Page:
Child support can quickly become one of the most confusing and debated aspects of any divorce. Both parents want the best for their children, but at the same time, they want to ensure that they’re not paying more than they ultimately should be. While New York follows a specific algorithm when calculating these payments, things aren’t always as black and white as they seem.
HOW IS CHILD SUPPORT CALCULATED IN NEW YORK?
In most cases, child support is calculated based on both parents’ yearly income and the number of children involved. Certain percentages indicate how much a parent must pay per month by multiplying their yearly income by the applicable percentage.
The state applies the following percentages to most cases:
- 17% of the parents’ combined income for one child
- 25% of the parents’ combined income for two children
- 29% of the parents’ combined income for three children
- 31% of the parents’ combined income for four children
However, in addition to this amount, parents may also be required to cover the cost of add-on expenses. These expenses might include childcare, education, and extracurricular activities. The specific amount a parent has to pay is decided based on a proportional basis; that is, how much does each parent make per year?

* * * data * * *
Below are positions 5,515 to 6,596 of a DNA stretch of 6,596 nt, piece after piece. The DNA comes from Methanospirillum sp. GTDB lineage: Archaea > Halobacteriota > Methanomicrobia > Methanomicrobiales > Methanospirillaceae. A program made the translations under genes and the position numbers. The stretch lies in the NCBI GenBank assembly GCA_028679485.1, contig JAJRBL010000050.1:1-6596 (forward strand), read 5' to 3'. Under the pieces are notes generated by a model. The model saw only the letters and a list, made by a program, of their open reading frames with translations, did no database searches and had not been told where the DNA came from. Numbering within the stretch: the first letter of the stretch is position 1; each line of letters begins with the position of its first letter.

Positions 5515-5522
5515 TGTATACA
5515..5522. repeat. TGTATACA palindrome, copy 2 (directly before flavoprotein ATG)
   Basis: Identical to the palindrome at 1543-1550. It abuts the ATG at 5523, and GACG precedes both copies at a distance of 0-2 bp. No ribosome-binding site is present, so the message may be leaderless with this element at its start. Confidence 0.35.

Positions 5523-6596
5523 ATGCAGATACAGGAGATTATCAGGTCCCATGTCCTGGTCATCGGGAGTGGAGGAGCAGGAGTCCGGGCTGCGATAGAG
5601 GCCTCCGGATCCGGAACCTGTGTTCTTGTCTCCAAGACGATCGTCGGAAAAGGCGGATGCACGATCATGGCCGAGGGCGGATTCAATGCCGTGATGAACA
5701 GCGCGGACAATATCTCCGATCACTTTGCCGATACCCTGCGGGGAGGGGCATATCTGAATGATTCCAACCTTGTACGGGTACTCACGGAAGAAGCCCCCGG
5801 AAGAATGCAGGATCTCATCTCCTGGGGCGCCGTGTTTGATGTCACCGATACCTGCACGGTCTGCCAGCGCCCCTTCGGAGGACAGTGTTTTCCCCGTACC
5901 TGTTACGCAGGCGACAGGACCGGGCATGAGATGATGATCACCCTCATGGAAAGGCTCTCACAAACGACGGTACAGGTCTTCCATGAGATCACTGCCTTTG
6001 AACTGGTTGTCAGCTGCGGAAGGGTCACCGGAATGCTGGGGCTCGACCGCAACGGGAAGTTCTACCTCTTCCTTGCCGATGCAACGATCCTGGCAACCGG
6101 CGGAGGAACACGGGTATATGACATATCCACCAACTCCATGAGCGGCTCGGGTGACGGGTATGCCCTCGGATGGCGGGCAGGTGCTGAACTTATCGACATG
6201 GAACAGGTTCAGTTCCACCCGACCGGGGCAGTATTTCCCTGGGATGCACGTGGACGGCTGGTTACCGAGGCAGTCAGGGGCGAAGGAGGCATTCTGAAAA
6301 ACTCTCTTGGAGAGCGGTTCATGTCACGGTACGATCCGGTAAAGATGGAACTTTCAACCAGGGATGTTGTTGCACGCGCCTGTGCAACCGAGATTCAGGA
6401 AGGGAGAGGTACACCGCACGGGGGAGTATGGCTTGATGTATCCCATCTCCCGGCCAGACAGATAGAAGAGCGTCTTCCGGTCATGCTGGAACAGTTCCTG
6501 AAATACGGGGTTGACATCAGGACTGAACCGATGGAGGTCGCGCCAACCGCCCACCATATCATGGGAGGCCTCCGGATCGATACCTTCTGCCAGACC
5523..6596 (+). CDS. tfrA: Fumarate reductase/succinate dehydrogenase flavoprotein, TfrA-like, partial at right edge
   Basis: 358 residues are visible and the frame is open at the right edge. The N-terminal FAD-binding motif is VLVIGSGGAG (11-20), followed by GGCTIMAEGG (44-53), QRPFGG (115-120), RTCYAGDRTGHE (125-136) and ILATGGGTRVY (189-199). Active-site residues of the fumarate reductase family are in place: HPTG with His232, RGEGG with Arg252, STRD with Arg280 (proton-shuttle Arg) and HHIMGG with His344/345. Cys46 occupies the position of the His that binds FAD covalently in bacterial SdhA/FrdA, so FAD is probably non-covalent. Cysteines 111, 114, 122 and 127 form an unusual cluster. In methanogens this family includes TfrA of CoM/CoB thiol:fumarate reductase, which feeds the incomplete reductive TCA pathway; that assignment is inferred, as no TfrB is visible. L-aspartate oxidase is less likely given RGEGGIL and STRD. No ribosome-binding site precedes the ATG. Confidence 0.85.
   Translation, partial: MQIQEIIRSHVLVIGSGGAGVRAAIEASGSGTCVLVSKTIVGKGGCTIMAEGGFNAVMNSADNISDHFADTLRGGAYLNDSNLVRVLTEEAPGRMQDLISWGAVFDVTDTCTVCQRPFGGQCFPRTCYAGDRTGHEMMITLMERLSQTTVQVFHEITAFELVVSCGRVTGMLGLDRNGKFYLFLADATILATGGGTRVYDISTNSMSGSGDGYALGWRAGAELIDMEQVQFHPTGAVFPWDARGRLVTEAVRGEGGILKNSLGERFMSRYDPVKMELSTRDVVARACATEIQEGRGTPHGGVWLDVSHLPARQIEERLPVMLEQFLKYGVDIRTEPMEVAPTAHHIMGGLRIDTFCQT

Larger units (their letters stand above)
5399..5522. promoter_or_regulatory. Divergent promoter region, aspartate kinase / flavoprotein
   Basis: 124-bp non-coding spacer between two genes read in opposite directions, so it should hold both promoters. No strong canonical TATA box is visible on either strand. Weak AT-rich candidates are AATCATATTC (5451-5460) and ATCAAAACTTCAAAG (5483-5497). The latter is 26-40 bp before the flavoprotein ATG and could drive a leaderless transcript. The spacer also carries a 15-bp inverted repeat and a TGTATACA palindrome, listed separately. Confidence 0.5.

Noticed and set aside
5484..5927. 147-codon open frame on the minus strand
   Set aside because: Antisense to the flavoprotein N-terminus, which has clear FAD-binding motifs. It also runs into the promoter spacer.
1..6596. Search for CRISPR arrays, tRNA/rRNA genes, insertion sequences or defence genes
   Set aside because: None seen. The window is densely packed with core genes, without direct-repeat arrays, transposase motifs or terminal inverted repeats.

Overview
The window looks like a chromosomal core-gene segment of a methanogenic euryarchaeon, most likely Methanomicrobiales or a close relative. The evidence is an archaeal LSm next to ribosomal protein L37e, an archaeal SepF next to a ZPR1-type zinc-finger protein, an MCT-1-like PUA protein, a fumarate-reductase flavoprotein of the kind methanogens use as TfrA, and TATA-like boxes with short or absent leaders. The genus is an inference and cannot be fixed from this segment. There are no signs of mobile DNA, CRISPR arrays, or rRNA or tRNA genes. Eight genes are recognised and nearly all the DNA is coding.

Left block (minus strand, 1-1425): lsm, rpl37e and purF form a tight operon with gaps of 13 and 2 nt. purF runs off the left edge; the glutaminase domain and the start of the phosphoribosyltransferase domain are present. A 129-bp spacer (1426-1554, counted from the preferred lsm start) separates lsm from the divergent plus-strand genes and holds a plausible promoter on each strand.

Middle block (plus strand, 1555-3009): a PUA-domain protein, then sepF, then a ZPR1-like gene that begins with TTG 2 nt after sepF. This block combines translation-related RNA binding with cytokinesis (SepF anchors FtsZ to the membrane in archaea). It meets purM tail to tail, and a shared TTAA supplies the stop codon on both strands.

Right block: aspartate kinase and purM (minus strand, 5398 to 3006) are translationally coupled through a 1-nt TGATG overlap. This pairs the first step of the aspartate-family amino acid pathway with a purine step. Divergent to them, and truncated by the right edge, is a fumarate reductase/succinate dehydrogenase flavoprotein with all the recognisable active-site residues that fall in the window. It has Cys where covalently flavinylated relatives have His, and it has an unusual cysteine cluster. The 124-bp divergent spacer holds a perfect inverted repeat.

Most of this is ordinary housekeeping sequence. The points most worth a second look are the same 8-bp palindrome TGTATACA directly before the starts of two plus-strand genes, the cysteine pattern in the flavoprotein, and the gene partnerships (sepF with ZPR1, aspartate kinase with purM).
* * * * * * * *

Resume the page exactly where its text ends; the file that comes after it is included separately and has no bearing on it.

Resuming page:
If one parent earns 40% of the total parental income, they are responsible for paying 40% of the add-on expenses. It sounds simple enough, but things can quickly escalate in confusion in the midst of heated discussions in court. Add-on expenses may change throughout the year, so parents are often wary about their total child support payments changing with them.
As you face important child support decisions, it is important that you protect yourself by retaining skilled legal representation. Our firm has over 20 years of experience and is deeply committed to the best interests of our clients. Whatever your circumstances, our New York divorce attorney is here for you.
Schedule your confidential consultation today with Peter L. Cedeño & Associates, P.C.